Charles the Great looms out of the swirling obscurity of post-Roman Europe like the Great Lighthouse of Alexandria, signaling simultaneously radical renewal and an alteration of everything that came before. As Janet Nelson illuminates in her new book, it is impossible to imagine the West without Charlemagne as figurative and literal progenitor.
The King of the Franks and the Lombards was physically imposing and long-lived, garnering greatness through both circumstance and character. His grandfather Charles Martel, nicknamed “The Hammer” for his prowess in battle, had been duke under Merovingian monarchs, but after almost three centuries they had become poor and decadent “do-nothing kings,” reduced to traversing their fraying domain in a peasant’s oxcart.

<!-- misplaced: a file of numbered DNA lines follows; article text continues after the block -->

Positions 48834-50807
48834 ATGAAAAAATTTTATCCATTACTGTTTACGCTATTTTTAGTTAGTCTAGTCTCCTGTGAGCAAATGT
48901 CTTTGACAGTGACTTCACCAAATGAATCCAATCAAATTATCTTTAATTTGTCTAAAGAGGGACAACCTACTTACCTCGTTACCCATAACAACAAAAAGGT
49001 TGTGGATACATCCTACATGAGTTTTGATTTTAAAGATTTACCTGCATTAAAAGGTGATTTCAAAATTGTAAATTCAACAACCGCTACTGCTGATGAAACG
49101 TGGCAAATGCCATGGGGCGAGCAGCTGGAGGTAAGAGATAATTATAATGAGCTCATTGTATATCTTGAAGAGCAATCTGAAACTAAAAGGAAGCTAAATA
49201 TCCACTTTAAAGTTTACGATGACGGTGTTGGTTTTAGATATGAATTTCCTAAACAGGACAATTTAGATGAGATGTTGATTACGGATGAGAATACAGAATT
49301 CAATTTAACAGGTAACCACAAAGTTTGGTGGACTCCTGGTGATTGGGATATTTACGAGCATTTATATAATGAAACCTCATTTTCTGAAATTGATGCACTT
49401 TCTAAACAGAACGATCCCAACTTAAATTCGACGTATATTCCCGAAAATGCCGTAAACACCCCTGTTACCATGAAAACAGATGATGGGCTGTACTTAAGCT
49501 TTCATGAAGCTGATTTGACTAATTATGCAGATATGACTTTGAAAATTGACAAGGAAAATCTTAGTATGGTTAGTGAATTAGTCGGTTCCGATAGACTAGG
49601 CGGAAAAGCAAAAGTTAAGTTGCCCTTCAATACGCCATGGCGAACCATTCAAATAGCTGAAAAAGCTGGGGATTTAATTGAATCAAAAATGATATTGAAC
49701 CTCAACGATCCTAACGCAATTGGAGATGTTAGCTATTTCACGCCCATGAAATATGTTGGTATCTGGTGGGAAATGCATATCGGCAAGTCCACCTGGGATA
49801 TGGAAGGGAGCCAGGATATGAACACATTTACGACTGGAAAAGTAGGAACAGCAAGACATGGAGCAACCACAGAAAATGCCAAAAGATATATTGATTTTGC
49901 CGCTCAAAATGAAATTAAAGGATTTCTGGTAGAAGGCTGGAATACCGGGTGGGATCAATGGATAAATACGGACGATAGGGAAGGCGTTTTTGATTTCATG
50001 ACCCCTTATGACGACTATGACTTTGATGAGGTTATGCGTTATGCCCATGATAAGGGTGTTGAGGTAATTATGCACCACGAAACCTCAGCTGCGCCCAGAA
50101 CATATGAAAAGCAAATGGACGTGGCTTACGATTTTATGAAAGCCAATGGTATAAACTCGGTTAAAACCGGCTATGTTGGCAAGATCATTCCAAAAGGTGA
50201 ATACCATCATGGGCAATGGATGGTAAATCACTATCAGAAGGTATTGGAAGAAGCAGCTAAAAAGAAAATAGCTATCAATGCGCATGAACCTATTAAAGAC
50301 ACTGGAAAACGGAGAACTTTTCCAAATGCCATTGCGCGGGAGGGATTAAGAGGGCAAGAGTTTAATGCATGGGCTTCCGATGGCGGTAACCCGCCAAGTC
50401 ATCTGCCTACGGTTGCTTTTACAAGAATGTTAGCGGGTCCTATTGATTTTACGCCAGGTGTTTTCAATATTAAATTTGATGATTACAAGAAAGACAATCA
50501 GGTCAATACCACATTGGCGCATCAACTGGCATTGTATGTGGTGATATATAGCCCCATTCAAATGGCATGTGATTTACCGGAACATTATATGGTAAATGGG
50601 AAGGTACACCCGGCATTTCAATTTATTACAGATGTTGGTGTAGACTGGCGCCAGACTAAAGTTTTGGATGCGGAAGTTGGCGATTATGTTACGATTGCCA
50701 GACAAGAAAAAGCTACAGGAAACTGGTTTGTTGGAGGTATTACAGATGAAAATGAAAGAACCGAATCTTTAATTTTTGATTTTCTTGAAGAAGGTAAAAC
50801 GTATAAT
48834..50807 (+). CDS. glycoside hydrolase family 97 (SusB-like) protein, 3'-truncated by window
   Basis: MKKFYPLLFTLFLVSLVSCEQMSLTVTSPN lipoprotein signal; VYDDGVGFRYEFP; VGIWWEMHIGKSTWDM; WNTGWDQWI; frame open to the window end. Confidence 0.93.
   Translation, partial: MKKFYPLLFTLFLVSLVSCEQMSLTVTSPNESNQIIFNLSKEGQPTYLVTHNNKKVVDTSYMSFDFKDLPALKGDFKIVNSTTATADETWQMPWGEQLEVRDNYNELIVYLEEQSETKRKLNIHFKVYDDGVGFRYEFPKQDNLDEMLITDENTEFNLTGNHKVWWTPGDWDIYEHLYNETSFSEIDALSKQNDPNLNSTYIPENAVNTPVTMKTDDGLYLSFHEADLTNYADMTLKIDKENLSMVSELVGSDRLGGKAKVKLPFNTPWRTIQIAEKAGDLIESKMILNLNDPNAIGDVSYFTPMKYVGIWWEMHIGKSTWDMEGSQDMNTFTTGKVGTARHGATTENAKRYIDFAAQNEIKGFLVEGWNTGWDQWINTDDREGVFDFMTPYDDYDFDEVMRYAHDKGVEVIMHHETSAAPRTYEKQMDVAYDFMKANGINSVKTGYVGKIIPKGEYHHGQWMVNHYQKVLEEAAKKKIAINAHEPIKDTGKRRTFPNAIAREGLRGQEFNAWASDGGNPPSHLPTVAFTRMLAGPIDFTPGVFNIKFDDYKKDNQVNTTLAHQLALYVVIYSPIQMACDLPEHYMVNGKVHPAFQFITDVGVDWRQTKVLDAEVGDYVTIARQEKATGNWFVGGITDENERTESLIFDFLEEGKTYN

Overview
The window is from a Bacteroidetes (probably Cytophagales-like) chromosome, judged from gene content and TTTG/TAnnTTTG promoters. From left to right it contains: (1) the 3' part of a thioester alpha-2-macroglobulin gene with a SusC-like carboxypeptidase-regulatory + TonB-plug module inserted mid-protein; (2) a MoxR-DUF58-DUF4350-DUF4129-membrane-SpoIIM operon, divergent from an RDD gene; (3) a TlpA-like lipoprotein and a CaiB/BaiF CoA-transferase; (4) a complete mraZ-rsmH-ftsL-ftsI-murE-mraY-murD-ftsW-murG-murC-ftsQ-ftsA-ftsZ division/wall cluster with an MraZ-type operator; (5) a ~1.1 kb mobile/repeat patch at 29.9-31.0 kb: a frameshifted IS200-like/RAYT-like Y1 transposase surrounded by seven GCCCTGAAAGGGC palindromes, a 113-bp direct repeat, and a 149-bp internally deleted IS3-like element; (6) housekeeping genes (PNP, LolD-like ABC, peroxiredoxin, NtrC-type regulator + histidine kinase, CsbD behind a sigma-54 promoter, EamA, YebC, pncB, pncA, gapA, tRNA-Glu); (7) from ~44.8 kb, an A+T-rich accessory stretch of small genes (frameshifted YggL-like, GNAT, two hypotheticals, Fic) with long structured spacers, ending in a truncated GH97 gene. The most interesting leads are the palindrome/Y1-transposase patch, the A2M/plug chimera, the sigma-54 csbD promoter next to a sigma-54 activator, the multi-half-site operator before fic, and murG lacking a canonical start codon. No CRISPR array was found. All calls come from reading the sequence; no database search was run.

By 717, The Hammer was de facto monarch, a status reinforced by his epochal 732 victory over the Moors at the Battle of Tours. In 751, his son, Pepin The Short (amusingly betrothed to “Bertha Broadfoot”) dispensed with the fiction and consigned poor King Childeric III “The Stupid” and his son to monkhood. He expelled the Moors from France, added Aquitaine to his kingdom, and on his death in 768 left two of his sons, Charles and Carloman, a jointly-held realm extending from Brittany to Regensburg and Frisia to the Pyrenees. Carloman died in 771, probably averting civil war.
From childhood, Charles was involved...